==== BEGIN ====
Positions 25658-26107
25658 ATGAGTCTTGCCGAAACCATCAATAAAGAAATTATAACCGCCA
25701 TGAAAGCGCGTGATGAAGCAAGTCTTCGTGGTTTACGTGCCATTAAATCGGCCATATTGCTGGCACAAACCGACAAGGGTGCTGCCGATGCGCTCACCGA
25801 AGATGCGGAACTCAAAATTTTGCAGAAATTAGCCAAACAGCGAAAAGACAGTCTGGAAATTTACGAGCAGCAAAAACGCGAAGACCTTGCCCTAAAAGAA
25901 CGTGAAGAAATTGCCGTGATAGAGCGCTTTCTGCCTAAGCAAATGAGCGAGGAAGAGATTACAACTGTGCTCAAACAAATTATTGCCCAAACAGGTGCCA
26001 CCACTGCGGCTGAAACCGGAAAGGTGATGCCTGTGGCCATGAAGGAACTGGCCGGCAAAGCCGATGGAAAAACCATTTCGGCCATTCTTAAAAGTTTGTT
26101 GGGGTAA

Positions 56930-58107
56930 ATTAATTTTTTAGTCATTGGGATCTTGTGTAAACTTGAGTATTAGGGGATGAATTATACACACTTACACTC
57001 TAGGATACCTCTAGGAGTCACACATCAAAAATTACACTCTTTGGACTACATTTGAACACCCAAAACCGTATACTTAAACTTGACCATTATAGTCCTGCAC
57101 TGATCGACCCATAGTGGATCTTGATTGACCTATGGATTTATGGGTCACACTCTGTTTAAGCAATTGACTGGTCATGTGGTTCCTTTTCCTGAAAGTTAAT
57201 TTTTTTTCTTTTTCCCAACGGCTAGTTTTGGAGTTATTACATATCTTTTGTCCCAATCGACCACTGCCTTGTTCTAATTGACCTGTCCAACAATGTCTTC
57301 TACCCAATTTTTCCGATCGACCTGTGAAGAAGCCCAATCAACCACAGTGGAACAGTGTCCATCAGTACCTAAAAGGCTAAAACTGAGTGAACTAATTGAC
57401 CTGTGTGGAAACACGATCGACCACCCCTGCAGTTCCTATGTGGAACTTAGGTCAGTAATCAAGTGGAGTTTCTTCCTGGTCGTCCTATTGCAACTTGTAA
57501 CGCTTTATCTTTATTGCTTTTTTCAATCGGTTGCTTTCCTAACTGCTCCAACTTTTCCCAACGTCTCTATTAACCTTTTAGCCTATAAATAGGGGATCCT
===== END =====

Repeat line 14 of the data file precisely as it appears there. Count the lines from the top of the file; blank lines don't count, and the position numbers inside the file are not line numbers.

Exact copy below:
57401 CTGTGTGGAAACACGATCGACCACCCCTGCAGTTCCTATGTGGAACTTAGGTCAGTAATCAAGTGGAGTTTCTTCCTGGTCGTCCTATTGCAACTTGTAA